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After gift debate, Riverside School debuts ‘café’

September 22, 2017

GREENWICH — Red, orange, yellow, green and blue chairs encircle round tables in Riverside School’s newly renovated cafeteria, matching the tiled backsplash along a far wall. The space is bright, with muted gray details, built-in cabinetry and stained wood trim.

Riverside PTA co-president Jenn Wolfe and her former co-president Dina Murphy point out the location of the new water fountain and “hydration station” and demonstrate the cafeteria’s new sound system. They speak proudly of the clean, modern space; after all, Riverside PTA funded these improvements.

“Everything we did in this room (was about) ‘How do we make the most out of this space?’ said Murphy. “Every solution that we put in place here kind of spoke to that factor — to make lunch a nice environment for the kids, given that we have a lot more kids in this space than an average school.”

The Riverside PTA spent about $93,000 on the renovations and new furniture for the “café,” as the school calls it. Most of the work was completed over the summer before children returned.

“It’s providing the students a very pleasant experience having lunch,” said Christopher Weiss, principal of Riverside School. “They’re able to sit and be comfortable. They’re able to socialize and enjoy their lunch. There are a lot of benefits.”

That the new cafeteria is good for Riverside kids is not in doubt. But it only was allowed to happen after lengthy debate on the school board about whether the renovations would cause inequity across elementary schools in town.

The Greenwich Board of Education ultimately voted 7-1 in June to authorize the PTA to exceed its 2017-18 gift cap of $139,748. The cafeteria gift caused it to go over by $75,000.

“The challenge is, with playgrounds, with facilities, with having a nice space to eat your lunch in a stress-free environment, that doesn’t exist everywhere,” said BOE member Lauren Rabin when Riverside made its initial request for a gift cap exemption in early June. “You create this disparity when (one) school’s PTA can fund it and others can’t. I would like to see a little bit of priority given to just equalize the experience of facilities in other schools.”

Other school board members welcomed the opportunity for a public/private partnership.

Of all Greenwich PTAs, Riverside is one of the top fund-raisers. In fiscal year 2014-15, the Riverside PTA had a total revenue of $186,838, according to IRS tax forms filed by the nonprofit; only the Old Greenwich and Glenville school PTAs raised more that year. Meanwhile in the same year, New Lebanon, Western Middle and Central Middle schools’ PTAs had revenues of less than $35,000 each.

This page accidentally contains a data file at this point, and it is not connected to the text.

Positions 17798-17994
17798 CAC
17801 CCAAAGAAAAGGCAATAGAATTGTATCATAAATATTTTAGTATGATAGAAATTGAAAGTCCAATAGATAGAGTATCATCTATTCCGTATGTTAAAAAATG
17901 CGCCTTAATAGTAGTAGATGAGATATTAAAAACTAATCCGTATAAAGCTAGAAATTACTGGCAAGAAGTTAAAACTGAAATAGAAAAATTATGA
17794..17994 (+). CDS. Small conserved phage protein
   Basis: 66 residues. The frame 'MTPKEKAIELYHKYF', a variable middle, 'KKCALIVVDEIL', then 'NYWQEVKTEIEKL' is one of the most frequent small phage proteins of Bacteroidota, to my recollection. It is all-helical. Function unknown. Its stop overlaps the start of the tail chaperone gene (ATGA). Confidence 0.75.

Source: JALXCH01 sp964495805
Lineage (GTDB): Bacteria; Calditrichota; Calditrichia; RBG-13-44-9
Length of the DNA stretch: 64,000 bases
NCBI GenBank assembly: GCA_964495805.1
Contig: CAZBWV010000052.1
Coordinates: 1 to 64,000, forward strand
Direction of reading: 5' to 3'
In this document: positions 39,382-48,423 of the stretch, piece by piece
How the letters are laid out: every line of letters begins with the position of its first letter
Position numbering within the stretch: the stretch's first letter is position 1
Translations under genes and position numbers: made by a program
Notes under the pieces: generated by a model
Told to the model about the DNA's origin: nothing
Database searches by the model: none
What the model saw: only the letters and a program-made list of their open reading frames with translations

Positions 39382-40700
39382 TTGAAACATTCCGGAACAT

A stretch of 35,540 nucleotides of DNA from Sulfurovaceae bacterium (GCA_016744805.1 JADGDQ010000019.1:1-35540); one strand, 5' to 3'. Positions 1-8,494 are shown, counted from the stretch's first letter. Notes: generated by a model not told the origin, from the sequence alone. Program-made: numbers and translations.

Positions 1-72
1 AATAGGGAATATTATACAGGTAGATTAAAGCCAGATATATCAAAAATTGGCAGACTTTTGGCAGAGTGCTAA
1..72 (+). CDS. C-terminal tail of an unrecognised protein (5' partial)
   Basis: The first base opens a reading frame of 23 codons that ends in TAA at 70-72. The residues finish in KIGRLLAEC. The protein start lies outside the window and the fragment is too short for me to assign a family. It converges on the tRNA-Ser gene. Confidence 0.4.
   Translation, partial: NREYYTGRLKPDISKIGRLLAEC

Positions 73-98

Former Interim Superintendent Sal Corda argued in June that it was the district’s job to be a leveling factor and provide “equity of outcome,” in a town where PTA revenues vary so widely. At the same time, he suggested the school board consider the likelihood that budget conditions would tighten in the future when considering whether or not to allow the Riverside exemption.

“Raising dollars is going to become more and more difficult,” he said.

Republican school board member Peter Bernstein voted to oppose the exemption.

“For a very, very, very long time it has been a basic rule that the PTAs — you can donate but you can’t do construction,” he said. “I’m a little bit troubled by this.”

Weiss, Wolfe and Murphy said the goal of the renovations were to maximum Riverside School’s small cafeteria. Each day, the school has six lunch shifts — one for each grade — in order to feed all of its 469 students in the space. Riverside is the second largest elementary school in Greenwich; North Mianus is the first with 505 students this year.

“We researched options and along the way we learned our café is one of the smallest in the district compared to the number of students we serve,” Murphy told the school board in June. “Our cafeteria does not currently even meet the Board of Ed’s own standards.”

The new round tables facilitate student conversation, Weiss said. The chairs, which replaced low stools attached to long rectangular tables, are much more comfortable.

“The teachers are thrilled because we are going to start using this space more and more,” Weiss said. “Meetings could be held in here throughout the day.”

Noise used to be an issue in the cafeteria, Weiss reported. Riverside student Aedan Browning, then a fourth grader, told the Board of Education in June, “When I’m at lunch, it’s really hard to have a conversation at the tables. It’s so loud that I can’t even hear the kids sitting across from me.”

Now, partial drop ceiling “clouds” absorb noise in the cafeteria. Greenwich Public Schools funded ceiling and lighting replacements this summer. The Riverside PTA timed the two renovation projects to coincide.

With the gift cap exemption, the Riverside PTA will still be able to fund its normal before- and after-school programming and pay for field trips, teacher supplies, arts and science workshops, and five or six musical performances for students throughout the year at lunchtime.

“We won’t be cutting any of our normal programs,” said Wolfe. “I think that was important to parents to know we weren’t going to cut back on anything ... it was a happy outcome that we were able to do a great project and not compromise anything.”

emunson@greenwichtime.com; Twitter: @emiliemunson